Peregrine Falcon: Woburn – perched

July 18, 2016 in Peregrine Falcon Woburn

_W7I5065-001Another beautiful sunny morning!  Made a brief stop to observe the peregrine fledgling in Woburn.  It was perched high up at the top of the quarry at an elevation of over 180 feet.  According to noted peregrine falcon author and expert, Steve Sherrod, young peregrine fledglings still spend a large portion of their time perched on surrounding rocks and other nearby locations.  This morning the fledgling was perched upright, overlooking the area below, with both feet down.  This is the normal perched posture that a relaxed falcon assumes.

Lawrence Peregrines: mock combat!

July 13, 2016 in Near the Clock Tower

Stopped by the Clock Tower in Lawrence last night just after 5:30 pm. Terrific late day light with clear skies,
winds blowing around 15 MPH with gusts over 20 MPH, and temperature about 90 degrees.

Observed one of the peregrine fledglings in aerial flight with large loops and infrequent diving stoops. Quite
an exciting show from the young fledgling. To my surprise, another fledgling joined the fun and the real show
got underway!

For over 20 minutes, they proceeded to engage in an amazing demonstration of playful mock combat. Here is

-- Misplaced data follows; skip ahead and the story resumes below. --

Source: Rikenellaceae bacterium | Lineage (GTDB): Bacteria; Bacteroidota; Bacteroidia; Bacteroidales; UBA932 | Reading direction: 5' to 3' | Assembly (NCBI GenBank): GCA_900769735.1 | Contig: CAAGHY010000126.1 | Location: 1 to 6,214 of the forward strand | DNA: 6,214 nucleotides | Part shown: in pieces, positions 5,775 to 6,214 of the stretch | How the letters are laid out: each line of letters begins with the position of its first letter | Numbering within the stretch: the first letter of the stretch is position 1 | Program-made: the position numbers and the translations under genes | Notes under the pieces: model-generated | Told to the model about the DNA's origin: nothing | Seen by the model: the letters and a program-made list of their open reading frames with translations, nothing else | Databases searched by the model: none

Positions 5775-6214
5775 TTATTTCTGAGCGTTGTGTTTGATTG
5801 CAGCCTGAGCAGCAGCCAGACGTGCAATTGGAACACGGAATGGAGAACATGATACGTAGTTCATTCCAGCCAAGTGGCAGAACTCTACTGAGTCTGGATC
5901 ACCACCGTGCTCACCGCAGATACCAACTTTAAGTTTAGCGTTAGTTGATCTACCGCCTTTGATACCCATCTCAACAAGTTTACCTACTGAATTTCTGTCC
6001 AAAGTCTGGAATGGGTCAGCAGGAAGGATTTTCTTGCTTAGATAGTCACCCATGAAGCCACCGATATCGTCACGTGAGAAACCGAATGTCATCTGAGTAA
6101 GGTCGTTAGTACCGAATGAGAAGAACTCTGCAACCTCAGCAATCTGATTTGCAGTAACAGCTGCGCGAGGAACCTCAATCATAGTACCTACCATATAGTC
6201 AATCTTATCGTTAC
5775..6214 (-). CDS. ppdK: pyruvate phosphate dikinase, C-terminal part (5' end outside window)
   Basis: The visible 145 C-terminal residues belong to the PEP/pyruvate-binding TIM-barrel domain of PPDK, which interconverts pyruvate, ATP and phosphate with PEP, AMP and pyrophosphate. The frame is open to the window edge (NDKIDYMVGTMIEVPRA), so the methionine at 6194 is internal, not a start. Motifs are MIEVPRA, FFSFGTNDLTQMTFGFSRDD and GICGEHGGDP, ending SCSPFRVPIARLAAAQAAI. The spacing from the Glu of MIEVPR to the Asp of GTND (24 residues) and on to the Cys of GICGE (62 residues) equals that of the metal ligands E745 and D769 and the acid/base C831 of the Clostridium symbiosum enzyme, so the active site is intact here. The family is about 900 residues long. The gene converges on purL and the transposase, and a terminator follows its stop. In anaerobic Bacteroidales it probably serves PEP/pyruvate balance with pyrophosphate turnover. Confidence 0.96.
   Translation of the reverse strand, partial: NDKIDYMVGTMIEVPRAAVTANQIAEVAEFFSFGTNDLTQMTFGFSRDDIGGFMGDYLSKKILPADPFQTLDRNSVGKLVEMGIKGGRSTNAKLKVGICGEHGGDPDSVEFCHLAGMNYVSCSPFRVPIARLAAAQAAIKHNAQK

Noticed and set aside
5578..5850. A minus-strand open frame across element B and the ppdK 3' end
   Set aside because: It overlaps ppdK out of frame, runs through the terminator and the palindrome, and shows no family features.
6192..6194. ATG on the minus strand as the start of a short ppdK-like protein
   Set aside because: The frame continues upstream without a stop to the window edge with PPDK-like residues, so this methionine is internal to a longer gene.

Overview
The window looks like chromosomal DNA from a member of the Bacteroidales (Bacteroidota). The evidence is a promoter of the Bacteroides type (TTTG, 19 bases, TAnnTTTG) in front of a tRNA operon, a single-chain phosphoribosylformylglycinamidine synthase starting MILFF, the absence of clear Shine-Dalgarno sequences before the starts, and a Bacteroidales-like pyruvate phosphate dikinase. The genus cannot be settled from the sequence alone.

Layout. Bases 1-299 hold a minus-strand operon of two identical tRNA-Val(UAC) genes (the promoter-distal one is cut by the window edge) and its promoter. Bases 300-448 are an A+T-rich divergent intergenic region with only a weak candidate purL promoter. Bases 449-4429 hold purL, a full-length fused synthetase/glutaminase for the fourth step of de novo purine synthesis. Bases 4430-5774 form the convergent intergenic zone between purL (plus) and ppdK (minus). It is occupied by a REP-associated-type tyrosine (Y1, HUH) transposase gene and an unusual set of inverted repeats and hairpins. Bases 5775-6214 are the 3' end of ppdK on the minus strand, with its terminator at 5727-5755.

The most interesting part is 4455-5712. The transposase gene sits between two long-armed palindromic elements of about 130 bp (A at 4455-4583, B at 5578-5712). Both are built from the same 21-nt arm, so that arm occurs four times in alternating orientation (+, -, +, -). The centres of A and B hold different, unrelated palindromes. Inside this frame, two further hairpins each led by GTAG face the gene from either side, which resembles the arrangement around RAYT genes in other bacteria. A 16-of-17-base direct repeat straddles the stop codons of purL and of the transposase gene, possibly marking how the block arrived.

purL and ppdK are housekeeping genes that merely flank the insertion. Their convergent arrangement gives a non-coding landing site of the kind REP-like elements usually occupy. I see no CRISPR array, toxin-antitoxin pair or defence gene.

an explanation of mock combat from Cornell’s Birds of North America:

Play occurs mainly in young. Immatures will pursue adults, siblings, prey, and attack inanimate objects.
Playful pursuit of siblings begins 2–3 d after first flight, mock combat between siblings begins 4–5 d after.

Mock combat progresses from flying parallel and occasionally rolling to extend feet toward siblings, to making
short darting dives and grappling in the air, to using air currents to make vertical stoops. Latter develops within 3 wk of flying. Play in falcons may be an expression of joie de vivre or it may simply represent the maturation of neuro-muscular coordination and central control mechanisms involved in agonistic behavior and pursuit and
capture of prey.

For those with an interest, 11 mock combat flight photos posted:
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Peregrine Falcon: Woburn – eating prey

July 13, 2016 in Peregrine Falcon Woburn